The buying process in Italy:
Title to property in Italy is registered at the Registry of Immovables (Conservatoria dei Registri Immobiliari). It is also recorded at the Land Registry, (known locally as the ‘Catasto’), this however, being merely indicative of the boundaries of the asset and not proof of ownership.
Transfer of ownership is through publication of an ‘Atto di Compravendita’ (Deed of Sale) which must be drawn up and signed in the presence of a Notary Public. It is usually preceeded by a written offer or ‘Proposta di Acquisto’ followed, soon after official written acceptance, by a Preliminary Agreement or ‘Preliminare di Compravendita’, which is a template for the final deed of sale (rogito) and contains its key elements, that is, the identities of the vendors and the purchasers, a detailed description of the property to be sold, the agreed price and terms of payment, a time limit for completion and any other conditions agreed by both parties. As from 1st January, 2007, this must be registered and the relative tax paid; all are responsible jointly and severally liable if this is not done.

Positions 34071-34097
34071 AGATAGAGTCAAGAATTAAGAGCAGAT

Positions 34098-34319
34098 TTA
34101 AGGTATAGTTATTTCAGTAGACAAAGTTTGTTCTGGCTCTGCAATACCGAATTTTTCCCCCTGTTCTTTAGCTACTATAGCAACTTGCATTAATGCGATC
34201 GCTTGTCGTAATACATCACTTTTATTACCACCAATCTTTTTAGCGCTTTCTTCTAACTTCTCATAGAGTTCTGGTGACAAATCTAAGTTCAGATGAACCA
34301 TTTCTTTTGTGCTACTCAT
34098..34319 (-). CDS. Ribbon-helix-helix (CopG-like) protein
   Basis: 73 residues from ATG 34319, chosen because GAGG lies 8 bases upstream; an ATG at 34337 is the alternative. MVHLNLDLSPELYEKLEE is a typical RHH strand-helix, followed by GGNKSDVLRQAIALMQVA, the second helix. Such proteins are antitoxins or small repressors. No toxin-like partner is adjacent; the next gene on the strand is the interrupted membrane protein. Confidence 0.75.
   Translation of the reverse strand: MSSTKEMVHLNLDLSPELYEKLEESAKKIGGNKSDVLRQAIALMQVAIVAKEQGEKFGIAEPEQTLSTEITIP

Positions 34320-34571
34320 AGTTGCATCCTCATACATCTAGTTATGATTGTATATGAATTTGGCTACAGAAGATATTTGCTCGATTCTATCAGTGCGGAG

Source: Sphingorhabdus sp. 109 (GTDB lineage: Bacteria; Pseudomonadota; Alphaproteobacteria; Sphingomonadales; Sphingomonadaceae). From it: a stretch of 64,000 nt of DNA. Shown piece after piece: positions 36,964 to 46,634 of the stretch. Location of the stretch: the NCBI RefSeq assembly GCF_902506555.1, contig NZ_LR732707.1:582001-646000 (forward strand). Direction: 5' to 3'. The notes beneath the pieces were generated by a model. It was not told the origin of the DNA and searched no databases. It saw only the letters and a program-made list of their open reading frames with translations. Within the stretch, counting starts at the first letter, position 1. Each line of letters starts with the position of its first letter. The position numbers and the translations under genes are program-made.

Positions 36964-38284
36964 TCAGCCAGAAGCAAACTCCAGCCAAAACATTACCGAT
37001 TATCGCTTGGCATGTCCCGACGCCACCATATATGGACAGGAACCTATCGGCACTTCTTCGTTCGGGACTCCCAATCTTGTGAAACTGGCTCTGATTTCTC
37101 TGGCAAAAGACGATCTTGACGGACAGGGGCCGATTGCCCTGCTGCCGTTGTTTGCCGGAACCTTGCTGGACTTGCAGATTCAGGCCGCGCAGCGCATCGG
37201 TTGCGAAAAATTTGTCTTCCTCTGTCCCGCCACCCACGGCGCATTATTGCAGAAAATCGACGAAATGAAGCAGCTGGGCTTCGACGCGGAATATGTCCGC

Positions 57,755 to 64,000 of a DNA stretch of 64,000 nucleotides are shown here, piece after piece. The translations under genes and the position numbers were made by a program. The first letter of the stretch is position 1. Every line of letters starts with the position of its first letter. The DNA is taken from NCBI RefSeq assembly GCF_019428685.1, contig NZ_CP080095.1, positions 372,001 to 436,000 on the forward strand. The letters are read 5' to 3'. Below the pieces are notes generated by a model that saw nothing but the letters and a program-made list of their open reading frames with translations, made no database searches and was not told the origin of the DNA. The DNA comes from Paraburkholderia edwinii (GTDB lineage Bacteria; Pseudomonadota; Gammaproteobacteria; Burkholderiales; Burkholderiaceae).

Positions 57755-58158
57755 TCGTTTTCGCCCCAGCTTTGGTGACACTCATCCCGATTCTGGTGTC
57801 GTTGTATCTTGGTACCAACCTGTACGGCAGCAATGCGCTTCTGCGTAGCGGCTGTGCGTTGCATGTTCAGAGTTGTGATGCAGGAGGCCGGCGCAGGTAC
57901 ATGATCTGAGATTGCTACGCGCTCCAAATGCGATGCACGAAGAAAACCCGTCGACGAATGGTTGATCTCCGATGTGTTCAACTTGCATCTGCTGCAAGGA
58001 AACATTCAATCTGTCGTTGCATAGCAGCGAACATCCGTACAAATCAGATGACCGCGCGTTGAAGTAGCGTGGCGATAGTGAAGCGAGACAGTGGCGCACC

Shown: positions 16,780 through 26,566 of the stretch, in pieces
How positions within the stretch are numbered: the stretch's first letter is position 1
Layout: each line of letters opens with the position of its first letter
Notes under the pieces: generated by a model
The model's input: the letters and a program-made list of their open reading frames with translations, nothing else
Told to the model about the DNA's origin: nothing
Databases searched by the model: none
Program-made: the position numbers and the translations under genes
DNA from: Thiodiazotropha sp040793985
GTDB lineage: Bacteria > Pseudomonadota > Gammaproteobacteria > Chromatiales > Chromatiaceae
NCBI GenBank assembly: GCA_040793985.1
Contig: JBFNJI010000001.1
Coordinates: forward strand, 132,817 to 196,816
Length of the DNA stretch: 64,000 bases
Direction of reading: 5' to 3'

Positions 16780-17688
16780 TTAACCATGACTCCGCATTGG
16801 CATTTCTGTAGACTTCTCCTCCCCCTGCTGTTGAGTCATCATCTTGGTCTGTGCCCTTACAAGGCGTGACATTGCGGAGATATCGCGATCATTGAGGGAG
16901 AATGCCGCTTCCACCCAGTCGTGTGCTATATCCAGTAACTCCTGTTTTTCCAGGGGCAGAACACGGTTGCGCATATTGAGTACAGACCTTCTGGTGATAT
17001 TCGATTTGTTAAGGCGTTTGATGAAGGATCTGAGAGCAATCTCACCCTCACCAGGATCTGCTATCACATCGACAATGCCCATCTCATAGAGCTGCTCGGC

A deposit, usually about 10/15%, is paid at the signing of the preliminary agreement and the Italian Code of Civil Law defines the financial penalties if either party withdraws without just cause before completion: the buyer loses his deposit and the vendor is liable to pay the buyer double the deposit. Stamp duty and other taxes also apply and are usually borne by the buyer.
This is for illustration purposes only. Clients are strongly advised to consult their legal advisers for up-to-date information.